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Institute of Contemporary Art Miami


Elle Pérez
Diablo, 2018

Mixed media
73 ½ x 96 ½ x 3 in.
Museum purchase with funds provided by the members of ICA Miami's Culture Club.
Image credit
Image courtesy of the artist and 47 Canal, New York. Photo: Joerg Lohse
Elle Pérez Diablo, 2018 73 ½ x 96 ½ x 3 in. Mixed media Institute of Contemporary Art, Miami Museum purchase with funds provided by the members of ICA Miami’s Culture Club

Working across the categories of portraiture, still life, and landscape, Elle Pérez’s photographs

capture moments of intimacy, emotional exchange, and becoming. Deeply personal, Pérez’s

works are poetic and visceral depictions, often showing their subjects in tender and vulnerable

moments: a portrait of a person wearing a scarf around their head looking into the camera with

bruised, puffy eyes; a close-up of a post-surgery knee with a long scar running across it; a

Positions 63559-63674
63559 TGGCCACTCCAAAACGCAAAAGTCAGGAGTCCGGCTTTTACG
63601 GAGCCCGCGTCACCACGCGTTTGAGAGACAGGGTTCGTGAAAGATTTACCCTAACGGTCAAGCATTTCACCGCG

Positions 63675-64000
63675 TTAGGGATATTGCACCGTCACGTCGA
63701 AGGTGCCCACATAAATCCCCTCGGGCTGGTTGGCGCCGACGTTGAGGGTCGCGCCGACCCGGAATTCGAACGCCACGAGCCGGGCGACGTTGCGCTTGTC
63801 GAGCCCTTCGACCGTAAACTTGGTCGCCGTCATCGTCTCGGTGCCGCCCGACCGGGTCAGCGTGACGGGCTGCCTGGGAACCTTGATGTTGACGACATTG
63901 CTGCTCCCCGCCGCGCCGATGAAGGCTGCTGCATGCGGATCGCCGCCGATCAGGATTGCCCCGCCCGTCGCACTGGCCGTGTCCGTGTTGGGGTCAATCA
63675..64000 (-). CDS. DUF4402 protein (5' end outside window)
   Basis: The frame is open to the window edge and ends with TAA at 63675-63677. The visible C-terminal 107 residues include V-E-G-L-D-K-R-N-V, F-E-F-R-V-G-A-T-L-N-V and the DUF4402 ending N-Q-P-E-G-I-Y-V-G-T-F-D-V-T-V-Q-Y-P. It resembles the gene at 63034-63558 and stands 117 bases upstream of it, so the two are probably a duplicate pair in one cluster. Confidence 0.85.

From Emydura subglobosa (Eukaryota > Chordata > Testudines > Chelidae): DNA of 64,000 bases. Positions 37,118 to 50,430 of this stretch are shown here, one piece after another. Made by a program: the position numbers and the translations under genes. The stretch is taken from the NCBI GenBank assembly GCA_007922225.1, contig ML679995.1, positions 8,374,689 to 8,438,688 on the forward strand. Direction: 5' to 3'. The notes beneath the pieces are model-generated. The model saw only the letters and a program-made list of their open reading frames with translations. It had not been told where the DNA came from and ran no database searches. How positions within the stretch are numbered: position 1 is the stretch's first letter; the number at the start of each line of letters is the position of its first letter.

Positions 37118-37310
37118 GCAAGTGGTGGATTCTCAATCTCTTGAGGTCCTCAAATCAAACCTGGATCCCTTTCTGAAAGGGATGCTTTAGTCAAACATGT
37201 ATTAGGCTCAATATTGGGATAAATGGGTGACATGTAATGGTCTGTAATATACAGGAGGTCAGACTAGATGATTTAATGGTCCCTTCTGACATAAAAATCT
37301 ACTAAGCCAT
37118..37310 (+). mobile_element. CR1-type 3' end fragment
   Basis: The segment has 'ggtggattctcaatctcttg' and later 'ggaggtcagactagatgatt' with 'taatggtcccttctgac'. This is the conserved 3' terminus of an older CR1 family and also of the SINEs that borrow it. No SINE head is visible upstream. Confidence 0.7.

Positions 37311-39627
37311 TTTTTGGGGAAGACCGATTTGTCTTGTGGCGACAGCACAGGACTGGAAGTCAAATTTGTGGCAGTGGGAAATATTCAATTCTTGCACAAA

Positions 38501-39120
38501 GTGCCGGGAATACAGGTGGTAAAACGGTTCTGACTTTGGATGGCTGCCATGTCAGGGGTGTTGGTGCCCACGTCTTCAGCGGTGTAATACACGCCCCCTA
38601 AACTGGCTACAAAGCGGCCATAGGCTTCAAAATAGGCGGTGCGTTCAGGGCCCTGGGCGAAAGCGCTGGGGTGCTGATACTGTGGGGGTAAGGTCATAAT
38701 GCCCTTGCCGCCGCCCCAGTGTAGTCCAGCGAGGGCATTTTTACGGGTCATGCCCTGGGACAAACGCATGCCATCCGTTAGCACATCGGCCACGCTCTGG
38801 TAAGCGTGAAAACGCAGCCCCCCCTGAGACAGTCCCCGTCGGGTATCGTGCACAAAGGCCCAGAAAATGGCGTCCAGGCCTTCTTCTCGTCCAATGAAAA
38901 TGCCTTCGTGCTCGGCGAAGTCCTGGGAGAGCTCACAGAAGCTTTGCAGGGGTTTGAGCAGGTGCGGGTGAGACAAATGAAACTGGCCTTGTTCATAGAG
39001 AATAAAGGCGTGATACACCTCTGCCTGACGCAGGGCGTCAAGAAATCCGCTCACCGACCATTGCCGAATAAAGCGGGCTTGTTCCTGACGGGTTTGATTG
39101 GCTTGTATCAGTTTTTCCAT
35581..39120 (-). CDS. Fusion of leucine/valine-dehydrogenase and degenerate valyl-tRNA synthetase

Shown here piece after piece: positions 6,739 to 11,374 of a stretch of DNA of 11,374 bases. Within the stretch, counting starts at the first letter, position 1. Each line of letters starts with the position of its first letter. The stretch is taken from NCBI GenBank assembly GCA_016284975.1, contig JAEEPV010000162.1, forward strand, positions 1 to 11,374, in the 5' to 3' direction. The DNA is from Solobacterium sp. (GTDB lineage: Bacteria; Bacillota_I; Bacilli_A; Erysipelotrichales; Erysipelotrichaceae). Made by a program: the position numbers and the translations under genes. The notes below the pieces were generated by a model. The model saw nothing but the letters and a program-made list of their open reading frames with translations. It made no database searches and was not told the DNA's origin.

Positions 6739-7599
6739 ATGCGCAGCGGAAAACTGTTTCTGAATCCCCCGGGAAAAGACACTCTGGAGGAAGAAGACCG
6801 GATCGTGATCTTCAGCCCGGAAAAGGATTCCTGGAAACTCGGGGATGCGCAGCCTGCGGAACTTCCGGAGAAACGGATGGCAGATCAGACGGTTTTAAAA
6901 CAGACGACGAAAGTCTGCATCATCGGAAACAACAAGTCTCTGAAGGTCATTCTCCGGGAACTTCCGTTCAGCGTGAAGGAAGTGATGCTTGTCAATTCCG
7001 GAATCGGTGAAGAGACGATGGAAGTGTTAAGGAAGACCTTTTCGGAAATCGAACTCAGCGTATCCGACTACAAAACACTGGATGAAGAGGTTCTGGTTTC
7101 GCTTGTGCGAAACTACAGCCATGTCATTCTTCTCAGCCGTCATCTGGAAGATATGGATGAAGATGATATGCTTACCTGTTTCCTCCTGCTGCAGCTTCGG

bather’s legs dripping with water; but also close-up images of rocks and leaves that appear

equally intimate. In their works, Pérez reflects on gender identities and queerness through their

immediate social surroundings as well as (pop) cultural references.

Diablo (2018) is the most monumental work by Pérez to date and recreates their studio wall as

they were preparing their eponymous solo exhibition at MoMA PS1 in Long Island City,

Queens, in 2018. The work collages Pérez’s photographs of friends and family as well as

underground wrestlers along with archival magazine clippings and Xeroxed excerpts from books

such as Hal Fischer’s Gay Semiotics: A Photographic Study of Visual Coding Among

Homosexual Men (1977); Anne Carson’s Autobiography of Red: A Novel in Verse (1998), and

David Wojnarowicz’s Close to the Knives: A Memoir of Disintegration (1991). The result is a

window into Pérez’s practice and a unique archive of a specific moment. The work’s title,

Diablo, pays homage to the seminal 1980s queer zine Straight to Hell as well as the colloquial

use of “diablo” in Puerto Rican Spanish to describe a good-looking man. This kaleidoscope of

images and references creates an intimate and critical reflection on gender, desire, and time.

Elle Pérez (b. 1989, New York) has held solo exhibitions at the Carnegie Museum of Art,

Pittsburgh (2021); 47 Canal, New York (2018); and MoMA PS1, Queens, New York (2018).

Their work was presented at the 2019 Whitney Biennial, and has been featured in several group

exhibitions, including at the Brooklyn Museum (2019), and David Zwirner, New York (2018),

among others. Pérez lives and works in New York.